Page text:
OCTOBER 26, 2009: IDP Convention-Let the Hard Work Begin

IDP Convention-Let the Hard Work Begin

SOURCE: IRIN

Kampala — Seventeen countries signed the African Union convention on internally displaced persons (IDPs) after years of preparation culminated in a week of meetings in the Ugandan capital but a lot more hard work remains before it becomes effective, according to observers.

"The most important step now is implementation," Julia Dolly Joiner, AU commissioner for political affairs, said. "We need to move from intentions to actions."

For the Brookings-Bern Project on Internal Displacement, it is crucial that implementation is carried out "in a timely fashion and in a manner that makes a real difference to the lives of persons affected by internal displacement in the region, including host communities.

"The first step forward should involve a process of national dialogue and civic education aimed at securing the Convention's ratification and implementation by the State parties," according to a statement by the project, which monitors displacement issues worldwide to promote best practice among governments and other actors.

Fifteen countries must ratify the convention before it enters into effect.

Organizers of the 19-23 October meetings insisted that the fact that only 17 signed did not represent a lack of political will and commitment on the part of the African states.

"We debated together and we agreed but when it comes to signing, the person has to have been given the authority by his government to sign," one AU official told IRIN. "Only 17 had such authorization."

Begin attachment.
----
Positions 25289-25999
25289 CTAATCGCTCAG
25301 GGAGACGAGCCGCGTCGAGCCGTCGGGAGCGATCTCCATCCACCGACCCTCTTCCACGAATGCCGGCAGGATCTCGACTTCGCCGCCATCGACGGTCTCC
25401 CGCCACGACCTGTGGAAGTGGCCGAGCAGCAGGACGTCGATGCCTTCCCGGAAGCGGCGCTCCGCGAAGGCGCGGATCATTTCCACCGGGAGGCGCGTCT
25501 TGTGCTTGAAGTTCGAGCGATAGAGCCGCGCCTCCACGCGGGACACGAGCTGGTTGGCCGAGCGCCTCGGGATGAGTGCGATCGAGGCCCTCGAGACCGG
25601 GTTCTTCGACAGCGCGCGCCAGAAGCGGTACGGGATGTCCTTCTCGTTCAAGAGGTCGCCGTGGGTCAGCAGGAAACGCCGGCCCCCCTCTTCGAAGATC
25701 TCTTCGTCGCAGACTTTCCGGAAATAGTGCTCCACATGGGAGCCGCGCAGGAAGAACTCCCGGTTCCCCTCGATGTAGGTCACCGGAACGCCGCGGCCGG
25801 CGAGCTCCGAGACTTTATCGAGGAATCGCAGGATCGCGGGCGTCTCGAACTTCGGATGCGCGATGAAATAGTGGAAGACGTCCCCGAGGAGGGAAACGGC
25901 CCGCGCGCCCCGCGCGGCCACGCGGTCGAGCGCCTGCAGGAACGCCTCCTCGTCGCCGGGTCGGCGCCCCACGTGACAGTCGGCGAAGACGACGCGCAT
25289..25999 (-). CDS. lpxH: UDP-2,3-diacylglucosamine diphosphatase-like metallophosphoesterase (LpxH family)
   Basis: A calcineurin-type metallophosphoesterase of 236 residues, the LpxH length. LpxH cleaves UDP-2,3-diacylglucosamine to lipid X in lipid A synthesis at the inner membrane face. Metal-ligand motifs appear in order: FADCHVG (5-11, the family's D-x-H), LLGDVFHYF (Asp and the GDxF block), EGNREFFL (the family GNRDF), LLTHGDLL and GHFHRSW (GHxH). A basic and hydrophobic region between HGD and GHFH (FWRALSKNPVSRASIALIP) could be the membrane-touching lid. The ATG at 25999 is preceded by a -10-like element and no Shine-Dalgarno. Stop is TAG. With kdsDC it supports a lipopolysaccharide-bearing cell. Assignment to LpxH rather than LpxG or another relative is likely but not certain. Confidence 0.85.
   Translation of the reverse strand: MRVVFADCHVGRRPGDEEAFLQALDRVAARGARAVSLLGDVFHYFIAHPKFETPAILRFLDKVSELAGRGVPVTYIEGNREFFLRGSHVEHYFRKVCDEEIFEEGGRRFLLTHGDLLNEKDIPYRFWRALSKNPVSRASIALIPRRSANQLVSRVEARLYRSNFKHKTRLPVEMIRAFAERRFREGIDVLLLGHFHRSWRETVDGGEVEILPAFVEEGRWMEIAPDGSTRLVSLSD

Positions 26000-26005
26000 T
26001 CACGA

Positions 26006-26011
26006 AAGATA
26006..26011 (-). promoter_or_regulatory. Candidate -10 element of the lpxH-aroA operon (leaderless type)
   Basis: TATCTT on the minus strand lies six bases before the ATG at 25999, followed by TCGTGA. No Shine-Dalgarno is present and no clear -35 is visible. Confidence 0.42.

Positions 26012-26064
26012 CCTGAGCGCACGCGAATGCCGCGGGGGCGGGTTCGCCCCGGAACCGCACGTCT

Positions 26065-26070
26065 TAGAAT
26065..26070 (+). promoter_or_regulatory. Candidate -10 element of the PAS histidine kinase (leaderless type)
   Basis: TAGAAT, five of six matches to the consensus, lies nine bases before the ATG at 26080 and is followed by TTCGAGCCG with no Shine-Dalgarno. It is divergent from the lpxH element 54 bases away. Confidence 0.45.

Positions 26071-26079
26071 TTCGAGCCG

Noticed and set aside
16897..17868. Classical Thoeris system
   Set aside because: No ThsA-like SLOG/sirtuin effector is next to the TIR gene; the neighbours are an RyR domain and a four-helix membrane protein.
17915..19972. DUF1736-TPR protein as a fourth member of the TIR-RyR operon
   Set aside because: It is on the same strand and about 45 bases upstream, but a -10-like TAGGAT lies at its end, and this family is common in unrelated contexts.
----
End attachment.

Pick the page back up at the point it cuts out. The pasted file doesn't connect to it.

Ugandan President Yoweri Museveni, who chaired the summit, praised it as "a very important milestone [that] has gone beyond conflicts to address issues of development.

"We have at least agreed in words, we now have to put our words [into] action," he told a news conference. "The solace for the women in Darfur may not be very immediate, but the fact is that people have come together to discuss the matter."

The IDP convention obliges states to:

  • Prohibit and prevent arbitrary population displacements, respect the principles of humanity and human dignity, as well as aspects of international humanitarian law concerning the protection of IDPs;
  • Ensure assistance to IDPs, incorporate obligations under the convention into domestic law and designate a body to coordinate IDP protection and assistance;
  • Devise early warning systems on potential displacement and establish disaster risk reduction strategies, protect communities and respect individual rights on protection against arbitrary displacement;
  • Respect the mandates of the AU and UN, and the roles of international humanitarian organizations; and
  • Take necessary action to effectively organize humanitarian relief and guarantee security; respect, protect and not attack humanitarian personnel or resources, and ensure armed groups conform with their obligations.

It prohibits armed groups from:

  • Carrying out arbitrary displacement, hampering the provision of protection and assistance to IDPs and restricting the movement of IDPs;
  • Forcibly recruiting, kidnapping or engaging in sexual slavery and trafficking; or
  • Attacking humanitarian personnel or resources.

It obliges the AU:

  • To intervene in respect of grave circumstances such as war crimes and crimes against humanity;
  • To respect the right of members to request such an intervention and support efforts to support IDPs; and
  • Strengthen capacity and coordinate the mobilization of resources for protection and assistance to IDPs...
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